When planning a Warsaw City Break the first thing you need to do is book a centrally located hotel. We suggest using Google Maps so you can plan each day of your itinerary knowing how far each attractions is on foot or via the city’s transit system.
I spent 3 nights staying at the Ibis Warszawa Stare Miasto, which is conveniently located a short walk from Warsaw’s Old Town and POLIN Museum of the History of Polish Jews.
Ibis is a French brand of economy hotels owned by Accor, part of the Fairmont family. Created in 1974, Ibis became Accor’s economy mega brand in 2011 with the launch of Ibis Styles and Ibis Budget. The slogan is “well-being at the best price.” As of 2023, there are over 1,300 Ibis hotels in over 65 countries.
Ibis Warszawa Stare Miasto first opened its doors in 2003. The 333 room hotel is very popular due to its excellent location, a short stroll from the city’s Old Town. I stayed in a bright suite, which featured a comfy Queen bed, coffee and tea nook, and rain shower.
Each morning the Ibis Kitchen Restaurant, offers guests a buffet breakfast featuring standard continental fare like porridge, croissants, pancakes, eggs, bacon and sausages. If you’re keen to sample Polish ingredients you can enjoy a selection of locally made cheeses, charcuterie, pickles and salads, with my personal favourite being creamy corn, ham and gherkin.
Walk the Royal Route
The Royal Route in Warsaw is a former communication route that led southward from the city’s Old Town. It now comprises a series of connecting streets that feature a number of historic landmarks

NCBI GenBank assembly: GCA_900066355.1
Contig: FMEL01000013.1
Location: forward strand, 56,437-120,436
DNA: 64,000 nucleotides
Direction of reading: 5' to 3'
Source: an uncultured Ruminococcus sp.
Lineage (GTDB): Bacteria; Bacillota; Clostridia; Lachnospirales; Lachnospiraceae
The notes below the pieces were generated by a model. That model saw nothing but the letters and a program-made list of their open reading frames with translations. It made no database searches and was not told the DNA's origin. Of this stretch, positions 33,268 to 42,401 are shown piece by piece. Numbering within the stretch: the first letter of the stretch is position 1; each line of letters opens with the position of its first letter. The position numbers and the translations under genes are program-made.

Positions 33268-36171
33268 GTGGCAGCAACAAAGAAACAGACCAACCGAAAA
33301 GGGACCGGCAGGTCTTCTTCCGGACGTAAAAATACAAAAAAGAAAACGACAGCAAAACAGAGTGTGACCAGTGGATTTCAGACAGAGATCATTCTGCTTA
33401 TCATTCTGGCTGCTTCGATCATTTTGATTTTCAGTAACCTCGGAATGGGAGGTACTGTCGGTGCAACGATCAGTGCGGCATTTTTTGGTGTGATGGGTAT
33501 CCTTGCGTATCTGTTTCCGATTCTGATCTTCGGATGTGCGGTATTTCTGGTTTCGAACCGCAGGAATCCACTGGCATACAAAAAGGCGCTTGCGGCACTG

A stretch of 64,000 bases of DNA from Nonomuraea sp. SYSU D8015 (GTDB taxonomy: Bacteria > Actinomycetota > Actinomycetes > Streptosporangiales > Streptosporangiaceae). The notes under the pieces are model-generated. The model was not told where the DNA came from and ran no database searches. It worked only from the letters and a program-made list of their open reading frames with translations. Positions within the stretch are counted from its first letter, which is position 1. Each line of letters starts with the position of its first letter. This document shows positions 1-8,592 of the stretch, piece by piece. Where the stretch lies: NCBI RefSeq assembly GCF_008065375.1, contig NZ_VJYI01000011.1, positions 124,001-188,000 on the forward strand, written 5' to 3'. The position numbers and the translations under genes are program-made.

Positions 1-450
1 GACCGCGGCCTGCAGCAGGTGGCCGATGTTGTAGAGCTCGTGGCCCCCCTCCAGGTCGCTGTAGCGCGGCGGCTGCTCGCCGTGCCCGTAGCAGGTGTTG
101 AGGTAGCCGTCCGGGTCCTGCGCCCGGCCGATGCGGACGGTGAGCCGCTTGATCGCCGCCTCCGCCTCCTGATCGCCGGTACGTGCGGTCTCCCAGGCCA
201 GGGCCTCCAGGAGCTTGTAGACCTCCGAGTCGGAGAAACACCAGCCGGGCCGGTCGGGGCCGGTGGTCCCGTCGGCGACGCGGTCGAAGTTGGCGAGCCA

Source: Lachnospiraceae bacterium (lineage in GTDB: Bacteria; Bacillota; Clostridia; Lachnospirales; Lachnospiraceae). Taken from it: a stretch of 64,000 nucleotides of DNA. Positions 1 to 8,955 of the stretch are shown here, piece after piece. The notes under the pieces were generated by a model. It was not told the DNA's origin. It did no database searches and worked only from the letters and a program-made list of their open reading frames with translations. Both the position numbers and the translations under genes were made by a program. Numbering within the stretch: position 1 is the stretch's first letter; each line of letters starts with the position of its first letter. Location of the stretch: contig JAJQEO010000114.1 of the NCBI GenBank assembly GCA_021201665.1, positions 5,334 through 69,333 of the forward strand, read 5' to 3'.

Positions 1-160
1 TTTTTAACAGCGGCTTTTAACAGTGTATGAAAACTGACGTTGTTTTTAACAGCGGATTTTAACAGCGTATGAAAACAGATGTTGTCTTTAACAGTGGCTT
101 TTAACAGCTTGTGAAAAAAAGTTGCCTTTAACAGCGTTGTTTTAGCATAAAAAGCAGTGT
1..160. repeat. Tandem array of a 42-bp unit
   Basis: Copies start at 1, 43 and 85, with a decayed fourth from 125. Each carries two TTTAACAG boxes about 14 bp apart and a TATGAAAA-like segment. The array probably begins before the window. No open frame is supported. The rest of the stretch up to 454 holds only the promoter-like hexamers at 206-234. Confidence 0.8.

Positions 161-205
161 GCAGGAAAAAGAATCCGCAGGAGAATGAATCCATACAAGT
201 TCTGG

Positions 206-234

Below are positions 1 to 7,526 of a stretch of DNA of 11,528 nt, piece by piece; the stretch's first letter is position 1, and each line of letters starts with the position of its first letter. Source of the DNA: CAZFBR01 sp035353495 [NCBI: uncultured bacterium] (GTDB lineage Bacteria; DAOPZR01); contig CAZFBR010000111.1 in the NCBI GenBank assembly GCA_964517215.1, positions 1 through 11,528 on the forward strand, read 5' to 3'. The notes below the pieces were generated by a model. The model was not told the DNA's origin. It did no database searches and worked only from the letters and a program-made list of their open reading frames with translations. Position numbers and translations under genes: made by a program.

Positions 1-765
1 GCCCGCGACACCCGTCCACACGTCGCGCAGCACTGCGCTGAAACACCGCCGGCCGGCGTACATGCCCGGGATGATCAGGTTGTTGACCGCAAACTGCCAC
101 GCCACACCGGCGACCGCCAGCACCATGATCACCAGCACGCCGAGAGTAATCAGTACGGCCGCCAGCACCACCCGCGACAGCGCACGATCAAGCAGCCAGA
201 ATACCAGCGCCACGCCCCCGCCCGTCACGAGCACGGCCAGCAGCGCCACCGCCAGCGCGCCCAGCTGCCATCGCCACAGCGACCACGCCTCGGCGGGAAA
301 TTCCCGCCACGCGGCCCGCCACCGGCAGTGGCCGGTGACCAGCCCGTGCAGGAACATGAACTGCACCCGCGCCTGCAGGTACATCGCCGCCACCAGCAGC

We suggest walking the Royal Route on your first day in Warsaw as it’s the city’s most famous pedestrian street and features postcard-perfect royal residences, pretty parks and ancient churches.
Stroll down Krakowskie Przedmieście, one of the most prestigious and attractive streets in the city. The wide boulevard starts at the Royal Castle in the Old Town and along its length you will see numerous glass-covered placards with reproductions of Canaletto’s paintings of 18th century Warsaw. The street is closed to drivers in the summer, becoming a popular and welcoming place to skip and stroll.
Part of the Royal Route encompasses Nowy Swiat. This historic thoroughfare is a big draw because of its friendly shops and hub of bars, cafés and restaurants. It’s a great place to get lost if you’re feeling peckish.
St Anne’s Church
St. Anne’s Church, a 15th-century building that has come through the centuries despite wars and fires. It is one of Poland’s most notable churches with a Neoclassical facade and ranks among Warsaw’s oldest buildings.